While no Illinois case has yet established an exact standard for determining the adequacy of cash consideration for a non-compete, what the case law does suggest is that consideration for a non-compete cannot be nominal, must be of actual financial value to the employee and must be a value equal to the benefit of having guaranteed employment for two years.

To answer the question everyone wants to know – how much cash should I pay as consideration for a non-compete agreement with an employee to ensure that the non-compete agreement is enforceable? While no court has yet answered this question with a formulaic answer, the current case law suggests that the value of the consideration is inverse to the value of the length of employment up to the statutory two-year period.

What then is the financial value to the employee of guaranteed two years of employment? That value is the difference between what the employee receives with their current employer and what the employee could receive if they left the job to compete against their employer. That value is the amount of profit that the employee could take away from their current employer if they left.

Therefore, to be immediately enforceable, the amount of consideration should be equal to the amount of damage that the employee’s competition could cause, multiplied by the probability that the employee’s competitive activity would cause that harm to the business. Anything less than this amount would require a proportional amount of time employed by the company before the non-compete would become enforceable.

Keep in mind that cash consideration paid at the time of execution is not the only financial consideration that the courts will use to evaluate whether the consideration was adequate. The court will consider both the cash payment at the time execution along with applicable future increased earnings or benefits the employee receives when determining the adequacy of the consideration.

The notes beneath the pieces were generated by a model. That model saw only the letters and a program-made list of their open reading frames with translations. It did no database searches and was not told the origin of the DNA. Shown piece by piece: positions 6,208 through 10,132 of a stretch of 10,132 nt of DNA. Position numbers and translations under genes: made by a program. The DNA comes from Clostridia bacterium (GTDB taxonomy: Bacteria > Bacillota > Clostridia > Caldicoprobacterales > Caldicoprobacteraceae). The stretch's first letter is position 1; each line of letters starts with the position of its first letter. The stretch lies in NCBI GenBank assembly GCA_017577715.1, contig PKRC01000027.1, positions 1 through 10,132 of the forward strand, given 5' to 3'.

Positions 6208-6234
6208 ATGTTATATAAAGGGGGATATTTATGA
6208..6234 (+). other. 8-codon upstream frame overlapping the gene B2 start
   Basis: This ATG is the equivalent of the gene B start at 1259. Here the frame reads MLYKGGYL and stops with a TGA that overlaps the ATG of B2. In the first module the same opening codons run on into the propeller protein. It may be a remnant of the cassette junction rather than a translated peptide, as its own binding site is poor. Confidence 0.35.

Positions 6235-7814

Employers must carefully weight the value of the future financial benefits to the employee along with any upfront cash payments against the two-year statutory period to ensure that consideration is adequate within a short enough timespan so the non-compete agreement’s enforceability date meets the employer’s business objectives. A business should conduct a cost/benefit analysis to determine if implementing a non-compete is financially worth the cost given that the consideration must be more than a mere promise or nominal cash payments and must be whatever the value is of having a position guaranteed for two years.

A simple analysis which balances the cash costs of the non-compete agreement against the risk of damage will help guide a business when deciding whether a non-compete agreement is worth the financial costs of the consideration.

If  then the risk of loss from the employee’s competition outweighs the financial cost of the non-compete agreement where,

  1. is the dollar amount of the consideration paid in cash to the employee at the time of execution.
  2. is the time value of the cash paid to the employee.
  3. is the cost to enforce the agreement.
  4. is the probability of having to enforce the agreement.
  5. is the amount of damage that the employee’s competition could inflict on the business.

Businesses have long struggled to adequately enforce non-compete agreements in part because of the adequately of the consideration. The IFWA only further escalates that risk.  By strategically implement a non-compete consideration strategy which outlines the calculation methodology, businesses are in a significantly stronger position when it comes to enforcing a non-compete.

For assistance with a question relating to this topic or other Illinois employment law issues, please contact the Law of Office Andrew Szocka, P.C. to speak with an attorney today.